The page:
Waiting for the budget to fall

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Budget time is here. And by now, we have all heard it a million times. Consumer spending is the ticket to stimulating the economy. But how do we reconcile that with the fact that consumerism and unbridled credit-driven spending are a good part of what got us into both the economic and environmental crises we now face?

It is unlikely that Harper or Flaherty get this but thanks to coalition politics, even they will have to pay lip service. The answer to our current economic challenge is to use government money wisely to make sure that the most vulnerable among us don't drop out of economic activity. This is not just a charitable or social justice perspective. This is hard-nosed economic necessity. The Depression was all about people losing their jobs and through poverty, dropping out of economic activity. That is what turned the stock market crash into a depression. The government spending on the New Deal was all about bringing the unemployed back into the economy so that there would be a market place where money could circulate again.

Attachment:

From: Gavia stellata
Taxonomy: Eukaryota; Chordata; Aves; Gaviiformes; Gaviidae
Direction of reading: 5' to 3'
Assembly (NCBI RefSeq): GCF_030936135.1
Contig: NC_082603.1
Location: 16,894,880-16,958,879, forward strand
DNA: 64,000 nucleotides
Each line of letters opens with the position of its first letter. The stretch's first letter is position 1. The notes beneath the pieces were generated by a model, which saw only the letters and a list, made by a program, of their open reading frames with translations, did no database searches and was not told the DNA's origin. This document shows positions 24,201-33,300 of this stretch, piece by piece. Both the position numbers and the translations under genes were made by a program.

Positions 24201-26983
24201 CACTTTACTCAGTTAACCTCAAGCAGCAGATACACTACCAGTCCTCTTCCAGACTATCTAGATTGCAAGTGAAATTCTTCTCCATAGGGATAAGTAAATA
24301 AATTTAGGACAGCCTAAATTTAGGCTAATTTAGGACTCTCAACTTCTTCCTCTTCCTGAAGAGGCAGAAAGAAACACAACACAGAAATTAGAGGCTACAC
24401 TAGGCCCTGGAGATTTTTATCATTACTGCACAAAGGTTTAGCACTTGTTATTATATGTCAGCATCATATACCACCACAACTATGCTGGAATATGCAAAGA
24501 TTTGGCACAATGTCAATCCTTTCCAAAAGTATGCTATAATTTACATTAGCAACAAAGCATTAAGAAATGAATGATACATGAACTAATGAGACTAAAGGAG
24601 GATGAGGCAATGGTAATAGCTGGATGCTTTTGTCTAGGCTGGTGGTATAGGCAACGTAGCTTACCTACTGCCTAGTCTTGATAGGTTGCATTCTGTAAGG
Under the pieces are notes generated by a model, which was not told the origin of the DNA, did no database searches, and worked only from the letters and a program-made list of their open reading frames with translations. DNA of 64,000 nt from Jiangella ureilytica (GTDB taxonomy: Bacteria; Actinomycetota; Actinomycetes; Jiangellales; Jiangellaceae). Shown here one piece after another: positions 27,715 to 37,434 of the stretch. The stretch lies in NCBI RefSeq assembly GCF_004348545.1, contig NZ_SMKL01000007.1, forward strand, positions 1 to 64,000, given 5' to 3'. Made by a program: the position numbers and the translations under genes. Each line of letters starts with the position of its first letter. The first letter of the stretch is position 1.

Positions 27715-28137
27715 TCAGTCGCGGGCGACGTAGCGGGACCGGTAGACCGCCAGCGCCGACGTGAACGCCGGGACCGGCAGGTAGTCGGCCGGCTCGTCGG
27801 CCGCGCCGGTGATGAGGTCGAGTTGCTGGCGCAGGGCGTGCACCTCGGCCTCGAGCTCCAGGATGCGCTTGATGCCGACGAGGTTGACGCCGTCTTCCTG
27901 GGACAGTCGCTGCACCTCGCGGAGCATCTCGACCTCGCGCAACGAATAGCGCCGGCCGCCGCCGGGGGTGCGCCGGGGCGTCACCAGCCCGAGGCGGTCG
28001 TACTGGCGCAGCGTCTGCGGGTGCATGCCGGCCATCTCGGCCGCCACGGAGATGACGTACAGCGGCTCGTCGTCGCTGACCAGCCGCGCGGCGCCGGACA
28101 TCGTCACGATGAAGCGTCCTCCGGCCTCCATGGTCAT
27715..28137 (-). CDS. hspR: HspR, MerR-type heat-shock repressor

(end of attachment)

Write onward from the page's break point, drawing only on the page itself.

The weird thing about times of crisis is that so many invisibles become plain as the nose on our faces. The environmental crisis has made it clear that unbridled exploitation of the natural world is really a threat to ourselves. The economic crisis shows us how poverty and the increasing impoverishment of the unemployed is likewise, the demon we must control or it will doom us ALL to prolonged economic difficulties.

Social justice and environmental transformation are the two legs that, working together, can give Canada's future something to stand and walk tall into the future on. Let's settle for nothing less.

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